Fraudsters will go to any lengths on paper

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Managed Integrity Evaluation (MIE), a credentials verification services provider in South Africa, says employers should not simply accept any document or paper copies provided by candidates to serve as official proof of anything.

This covers everything from qualifications to a driver?s license, school records, memberships and affiliation to clubs or organisations and personal identification.

Ina van der Merwe, CEO at MIE, says that with fewer job opportunities and an ever-increasing number of job-seekers entering the market, the likelihood of fraud also increases.

"People will go to extraordinary lengths to secure a position or try to advance themselves in their current position, often going to the extent of forging background screening company documents,' explains van der Merwe.

MIE, with input from one of its clients, recently discovered an example of this level of fraud. The client queried the legitimacy of an MIE report that a job applicant had submitted with her CV. On investigation, it was found that the report had been forged and was therefore invalid.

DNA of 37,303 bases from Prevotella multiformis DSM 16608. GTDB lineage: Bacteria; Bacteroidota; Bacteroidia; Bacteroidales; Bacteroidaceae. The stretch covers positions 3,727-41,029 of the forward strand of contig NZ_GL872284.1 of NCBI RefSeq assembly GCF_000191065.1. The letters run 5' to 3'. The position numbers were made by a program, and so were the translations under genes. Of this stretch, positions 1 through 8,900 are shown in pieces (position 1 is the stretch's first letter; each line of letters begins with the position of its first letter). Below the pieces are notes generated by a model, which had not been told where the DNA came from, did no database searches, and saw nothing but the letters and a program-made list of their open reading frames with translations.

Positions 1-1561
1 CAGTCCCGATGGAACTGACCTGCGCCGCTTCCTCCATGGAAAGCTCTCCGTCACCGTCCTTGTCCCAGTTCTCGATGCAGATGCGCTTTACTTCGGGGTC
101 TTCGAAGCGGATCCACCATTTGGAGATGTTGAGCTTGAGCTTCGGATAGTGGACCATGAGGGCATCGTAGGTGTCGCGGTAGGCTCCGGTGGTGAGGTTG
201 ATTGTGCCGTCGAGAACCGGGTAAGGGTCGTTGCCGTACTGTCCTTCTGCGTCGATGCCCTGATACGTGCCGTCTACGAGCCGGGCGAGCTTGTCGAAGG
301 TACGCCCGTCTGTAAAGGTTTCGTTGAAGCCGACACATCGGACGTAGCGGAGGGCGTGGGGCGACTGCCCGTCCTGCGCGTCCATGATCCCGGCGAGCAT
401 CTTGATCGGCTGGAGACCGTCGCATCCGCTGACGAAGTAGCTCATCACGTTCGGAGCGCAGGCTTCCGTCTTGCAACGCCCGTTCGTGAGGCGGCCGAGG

"In addition to a formal, clear presentation, our official reports always feature reference numbers and these always correspond with our database,' van der Merwe adds.

Employers who receive these reports via any other channel other than directly from MIE, can cross-check the reference numbers and also the details of the document with MIE directly to ascertain the validity thereof.

With the current market conditions being what they are, MIE says people in general believe that the more printed documents they have attached to their Curriculum Vitaes (CVs) the better.

However, the reality is that employers have to check and double-check any material submitted and they are encouraged to be suspicious of information contained within these documents, particularly documents that are offered in order to substantiate or prove details.

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